Sell your stuff
I know. You couldn't possibly part ways with that CD collection... that you never listen to. The one taking up space, collecting dust because everything you could ever want musically is stored conveniently on a little rectangular box the size of a calculator, your iPod. I know you haven't watched any of the DVD's you own in like two years, because you have a subscription to Netflix AND Blockbuster online, but what if??
Let it go. My philosophy is, if you haven't used it or thought about it in six months, chances are you don't really need it. I sold my entire CD collection, over ten years worth, and I don't miss it at all. In fact, I had to get it out of storage so I could sell it. Got about $750 for it. Not bad for something sitting in storage that I hadn't used in about 4 years! We also had a TV, DVD player, and a stereo in our room that we hadn't used since we moved in. I sold all that and made around $300 on Craigslist. Easy money.
So stop hording all these things and get rid of them. If you don't use it, you don't need it, so sell it. Get rid of the TV and put some books there. You remember books, don't you?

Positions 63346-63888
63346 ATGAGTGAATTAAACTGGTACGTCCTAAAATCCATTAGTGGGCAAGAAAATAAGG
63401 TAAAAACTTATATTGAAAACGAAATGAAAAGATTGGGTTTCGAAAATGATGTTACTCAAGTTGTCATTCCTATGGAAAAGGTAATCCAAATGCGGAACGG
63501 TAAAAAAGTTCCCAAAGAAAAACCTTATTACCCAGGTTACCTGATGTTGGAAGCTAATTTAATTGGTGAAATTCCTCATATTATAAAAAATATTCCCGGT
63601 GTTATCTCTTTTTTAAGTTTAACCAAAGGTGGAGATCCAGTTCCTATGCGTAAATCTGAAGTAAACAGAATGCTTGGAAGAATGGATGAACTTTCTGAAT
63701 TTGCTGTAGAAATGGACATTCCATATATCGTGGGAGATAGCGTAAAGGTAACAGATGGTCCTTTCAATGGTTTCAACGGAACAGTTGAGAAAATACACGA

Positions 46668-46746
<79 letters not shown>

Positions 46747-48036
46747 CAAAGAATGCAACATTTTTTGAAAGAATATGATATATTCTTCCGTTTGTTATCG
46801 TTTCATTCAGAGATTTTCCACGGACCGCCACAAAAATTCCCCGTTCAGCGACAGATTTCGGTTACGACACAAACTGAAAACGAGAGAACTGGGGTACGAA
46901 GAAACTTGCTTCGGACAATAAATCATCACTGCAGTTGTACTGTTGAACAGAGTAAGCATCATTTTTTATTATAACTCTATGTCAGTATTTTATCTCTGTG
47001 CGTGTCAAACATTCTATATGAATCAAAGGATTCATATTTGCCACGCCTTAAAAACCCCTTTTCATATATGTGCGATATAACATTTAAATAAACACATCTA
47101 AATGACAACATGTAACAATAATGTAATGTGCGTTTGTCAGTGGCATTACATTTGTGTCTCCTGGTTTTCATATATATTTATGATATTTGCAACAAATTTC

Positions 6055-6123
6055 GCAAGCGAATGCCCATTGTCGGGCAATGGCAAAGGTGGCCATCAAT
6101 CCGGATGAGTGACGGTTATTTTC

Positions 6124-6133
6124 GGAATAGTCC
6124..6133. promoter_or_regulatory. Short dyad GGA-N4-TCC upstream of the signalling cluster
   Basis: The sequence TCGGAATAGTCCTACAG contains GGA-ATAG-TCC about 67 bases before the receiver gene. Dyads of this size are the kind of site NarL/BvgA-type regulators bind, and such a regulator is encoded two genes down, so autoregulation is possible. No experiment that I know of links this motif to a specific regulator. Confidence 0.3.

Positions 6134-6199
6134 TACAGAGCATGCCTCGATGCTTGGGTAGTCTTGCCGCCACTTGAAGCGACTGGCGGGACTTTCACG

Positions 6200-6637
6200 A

Learn what to do with the money you save
Don't go on a shopping spree because you sold all your Cd's. That's just gonna put you right back where you were when you started reading this hub. You need to learn how to change the way you think about money. Money is just a tool, it's not good or bad. The first things I would recommend that you buy would be some books on finances, prefferably from the three people I mentioned in the first paragraph. Financial literacy is the key to your financial future and the start of a better life style. Lifestyle.
See, you can be rich like a doctor or a lawyer and have no time because you have to work 60-80 hours a week, or you can be wealthy like those people who golf all day, or go shopping or cruise around on their yacht. The choice is up to you. All you have to do is make the decision.